Town of Rochester: 1703 — 1953

A Whimsical History of our Town by George Sumner Albee.

In 1703, two and a half centuries ago... They came from Holland, from England and from France, and they crossed a savage, icy ocean beneath patched sails in wooden ships smaller than man of today's passenger ships of the air. The mere crossing took courage, and what followed took more, for the young men from the old country were bound to create homesteads for their families in a tangled and threatening Wilderness.

Those whose hopes centered on the area we now call New York State transferred themselves and their wives into small sailboats and tacked with the winds up the Hudson, peering down into water so clear they could see the bottom in twenty feet. The ride up the Hudson from New York City, with the great green Palisades mirrored in the quiet water, came to an end at Albany or at Wiltwyck. Those were the three large towns: New York, Albany and Wiltwyck, which after a while changed its name to Kingstone and then to Kingston. Kingston was a sizeable place, almost a city, with a hundred houses and a rounduit, or fort, boasting six heavy guns.

From Kingston the newcomers spread onto the land. I use the word "spread," but really they could not spread very much, for land rich enough to farm was to be found only in the valleys, not on the hill ridges, and it was up the valleys that wagons and ox-carts had to roll if they wanted to roll at all. So men and women who bore the names of Schoonmaker, and DePuy, Osterhoudt and Quick, Hoornbeck and Dekker made their plodding way into the valley of the Rondoubt to claim whatever land they thought would best reward their hard work.

Now it goes without saying that a township must have some people in it before it can become a township. This being the case, it is not surprising that Tom Quick, the first settler in what we call Rochester, arrived here before 1703. The land papers at Albany record: "September 4, 1676, Thomas Quick at ye Mobaccus and ye Ron Doubt River."

Tom Quick and the other settlers in Rochester put up log cabins for shelter. Later, as men prospered, they build frame houses. A frame house was a fairly expensive proposition. If it was of decent size it cost all of forty dollars, in addition to which you had to furnish the hand-forged nails, fee the carpenter for eight weeks and cheer him up with an occasional nip of schnapps or, as some people called it, brandywine. With brandywine at a dollar a gallon, this could run into money. I wonder whether the carpenter, for his $40, was also expected to supply he lumber. If he was, he was certainly not overpaid, for lumber in those days was rip-sawed by two men using a long hand saw and a trestle, with one poor devil down underneath the trestle collecting the sawdust in his hair and eyes.

It took a rich man to build a stone house. Not that stone was scarce! There was Heaven's plenty of stone, left everywhere on top of the ground and everywhere on its surface by the glaciers. (There was little to be found on the floor of the valley, curiously enough, but anybody who wanted it had only to send a wagon up into the hills.) but stone walls were a long time in going up, which meant a heavy outlay for labor, unless a man owned slaves, and there was a technical difficulty as well in the fact that clay had to be used for mortar. Still, stone houses were built, with walls thick enough to keep them from toppling despite the lack of mortar, small windows and a cellar kitchen partially underground. Huge beams, cut square out of whole oak or chestnut trees, held up floors of broad pine planking. At the gable ends of the house usually there were two broad stone chimneys with wide fireplaces, one of them opening into a Dutch oven with a back that stuck out through the wall into the open air, like a wen. The whole family slept in the attic, as a rule, under a room with a steep pitch to help the snow slide off in winter. And they did have snow in those days!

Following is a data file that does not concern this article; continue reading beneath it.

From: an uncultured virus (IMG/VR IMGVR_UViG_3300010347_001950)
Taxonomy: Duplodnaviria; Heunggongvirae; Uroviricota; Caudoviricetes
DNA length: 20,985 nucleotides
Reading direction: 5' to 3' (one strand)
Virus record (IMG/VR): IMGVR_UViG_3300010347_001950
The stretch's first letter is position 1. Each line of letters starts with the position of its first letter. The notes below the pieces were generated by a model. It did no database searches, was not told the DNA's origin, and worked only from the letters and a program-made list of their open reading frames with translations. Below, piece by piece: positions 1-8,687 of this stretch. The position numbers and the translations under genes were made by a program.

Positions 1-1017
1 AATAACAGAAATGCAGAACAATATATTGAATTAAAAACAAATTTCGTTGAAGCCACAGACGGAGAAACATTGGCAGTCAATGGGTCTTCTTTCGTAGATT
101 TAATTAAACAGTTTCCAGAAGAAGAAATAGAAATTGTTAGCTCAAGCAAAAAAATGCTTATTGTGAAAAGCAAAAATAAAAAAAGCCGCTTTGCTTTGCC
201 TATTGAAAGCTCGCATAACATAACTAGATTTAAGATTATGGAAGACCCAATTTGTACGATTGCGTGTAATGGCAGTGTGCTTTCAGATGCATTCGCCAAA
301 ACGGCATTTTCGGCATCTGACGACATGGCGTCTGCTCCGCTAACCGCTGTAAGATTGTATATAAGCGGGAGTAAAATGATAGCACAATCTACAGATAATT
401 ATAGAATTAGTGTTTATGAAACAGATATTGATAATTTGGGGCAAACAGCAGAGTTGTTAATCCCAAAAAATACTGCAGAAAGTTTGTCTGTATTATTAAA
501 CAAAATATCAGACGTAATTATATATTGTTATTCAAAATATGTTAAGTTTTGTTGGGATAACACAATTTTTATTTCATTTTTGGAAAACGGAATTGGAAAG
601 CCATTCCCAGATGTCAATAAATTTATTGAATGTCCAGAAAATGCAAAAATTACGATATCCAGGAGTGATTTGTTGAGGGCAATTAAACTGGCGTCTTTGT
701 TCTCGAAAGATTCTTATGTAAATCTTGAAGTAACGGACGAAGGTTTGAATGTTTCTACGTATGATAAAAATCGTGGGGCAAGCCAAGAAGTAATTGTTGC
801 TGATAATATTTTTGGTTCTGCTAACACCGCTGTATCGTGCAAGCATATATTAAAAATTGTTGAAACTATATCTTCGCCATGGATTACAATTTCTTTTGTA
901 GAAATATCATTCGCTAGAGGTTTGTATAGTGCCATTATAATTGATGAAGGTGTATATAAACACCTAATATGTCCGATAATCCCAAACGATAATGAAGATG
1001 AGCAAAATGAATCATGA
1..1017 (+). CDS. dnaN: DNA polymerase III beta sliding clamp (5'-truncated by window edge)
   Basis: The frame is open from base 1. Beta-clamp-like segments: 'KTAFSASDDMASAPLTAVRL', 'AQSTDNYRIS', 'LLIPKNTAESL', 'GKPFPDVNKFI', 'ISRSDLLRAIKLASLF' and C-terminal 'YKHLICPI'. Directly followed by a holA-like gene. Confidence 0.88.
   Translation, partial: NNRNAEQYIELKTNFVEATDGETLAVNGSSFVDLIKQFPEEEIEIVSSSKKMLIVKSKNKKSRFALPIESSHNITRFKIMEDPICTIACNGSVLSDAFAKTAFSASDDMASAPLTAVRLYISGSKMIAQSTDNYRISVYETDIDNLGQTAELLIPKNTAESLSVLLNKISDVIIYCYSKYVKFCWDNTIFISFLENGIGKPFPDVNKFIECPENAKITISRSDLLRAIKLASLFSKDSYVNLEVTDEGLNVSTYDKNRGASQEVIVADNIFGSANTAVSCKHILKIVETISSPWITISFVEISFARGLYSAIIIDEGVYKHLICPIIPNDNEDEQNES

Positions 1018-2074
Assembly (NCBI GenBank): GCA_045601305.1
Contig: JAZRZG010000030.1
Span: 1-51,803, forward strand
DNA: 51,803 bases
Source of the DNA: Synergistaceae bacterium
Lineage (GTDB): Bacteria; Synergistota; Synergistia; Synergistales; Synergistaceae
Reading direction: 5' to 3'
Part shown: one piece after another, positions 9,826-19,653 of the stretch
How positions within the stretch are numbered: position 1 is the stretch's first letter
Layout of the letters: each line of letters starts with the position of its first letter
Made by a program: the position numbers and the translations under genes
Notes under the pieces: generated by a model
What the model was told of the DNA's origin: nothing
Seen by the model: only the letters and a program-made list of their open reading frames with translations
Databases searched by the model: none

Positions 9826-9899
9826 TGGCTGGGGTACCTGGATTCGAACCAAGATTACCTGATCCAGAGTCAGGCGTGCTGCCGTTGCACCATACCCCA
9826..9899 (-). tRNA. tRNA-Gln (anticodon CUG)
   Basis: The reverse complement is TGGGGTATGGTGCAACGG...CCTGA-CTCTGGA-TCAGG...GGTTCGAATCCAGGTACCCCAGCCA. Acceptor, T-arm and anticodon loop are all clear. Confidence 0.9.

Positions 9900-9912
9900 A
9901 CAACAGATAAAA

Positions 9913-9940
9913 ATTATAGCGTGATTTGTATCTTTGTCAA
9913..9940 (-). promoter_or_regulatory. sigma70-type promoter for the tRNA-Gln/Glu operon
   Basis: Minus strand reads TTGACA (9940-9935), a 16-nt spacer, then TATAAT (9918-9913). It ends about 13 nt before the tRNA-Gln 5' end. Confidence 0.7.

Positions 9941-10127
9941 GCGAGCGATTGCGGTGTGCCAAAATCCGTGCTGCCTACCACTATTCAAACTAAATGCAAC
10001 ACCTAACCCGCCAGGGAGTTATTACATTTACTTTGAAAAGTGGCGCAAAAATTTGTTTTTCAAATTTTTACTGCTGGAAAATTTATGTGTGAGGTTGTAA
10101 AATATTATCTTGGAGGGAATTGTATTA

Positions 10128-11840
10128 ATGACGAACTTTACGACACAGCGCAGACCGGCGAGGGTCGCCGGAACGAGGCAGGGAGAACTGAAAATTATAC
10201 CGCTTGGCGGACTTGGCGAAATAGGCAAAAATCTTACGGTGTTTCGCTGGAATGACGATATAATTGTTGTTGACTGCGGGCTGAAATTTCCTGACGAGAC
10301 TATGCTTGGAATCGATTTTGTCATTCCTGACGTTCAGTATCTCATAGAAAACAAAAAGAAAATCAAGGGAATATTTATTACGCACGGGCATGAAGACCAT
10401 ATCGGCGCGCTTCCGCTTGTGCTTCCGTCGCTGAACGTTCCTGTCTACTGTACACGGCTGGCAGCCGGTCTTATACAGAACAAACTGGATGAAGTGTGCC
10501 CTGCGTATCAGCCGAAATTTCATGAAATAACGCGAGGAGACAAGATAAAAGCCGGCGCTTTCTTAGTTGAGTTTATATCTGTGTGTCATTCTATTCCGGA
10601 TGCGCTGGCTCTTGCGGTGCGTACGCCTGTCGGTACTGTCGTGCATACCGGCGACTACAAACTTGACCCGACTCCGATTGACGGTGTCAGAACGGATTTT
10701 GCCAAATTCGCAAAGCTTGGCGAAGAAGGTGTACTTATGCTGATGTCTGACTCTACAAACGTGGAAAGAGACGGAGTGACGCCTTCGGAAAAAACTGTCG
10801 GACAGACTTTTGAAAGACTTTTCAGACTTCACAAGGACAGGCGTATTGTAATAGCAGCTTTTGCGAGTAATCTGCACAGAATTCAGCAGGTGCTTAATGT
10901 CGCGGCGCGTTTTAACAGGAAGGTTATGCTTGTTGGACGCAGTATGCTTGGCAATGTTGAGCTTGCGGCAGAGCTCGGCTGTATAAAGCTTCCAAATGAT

Thirty or forty of these ancient stone houses are standing today in Rochester. Most of them are in splendid condition — better condition than many houses built ten years ago. Some are still lived in by descendants of the builders. They are among the very oldest houses in the United States, and among the most beautiful houses to be found anywhere in the world. The cottages of the Cotswolds, in England, build of honey-colored stone, and the farm-houses to the south of Limoges in France, made of yellow ochre cobbles bound together with peach-colored mortar, are no more graceful, no more colorful, no handsomer, no friendlier than these marvelous bluestone houses of Rochester Township. They offer the visitor a chance to see something he can find nowhere else on the American continent.

The old frame houses, even those built quite late, are nearly all gone. Today nothing is left of them but a few piles of moldering wood-dust, a few old pickle jars and whiskey bottles turned to a soft amethyst color by sunshine and weather. Once the roof of a wooden house tumbles in, you see, the rest of the house soon tumbles after it. But Rochester's stone houses, with the fragrant pine smoke misting their broad chimney tops, stand today just as they did when their owners spoke only Dutch.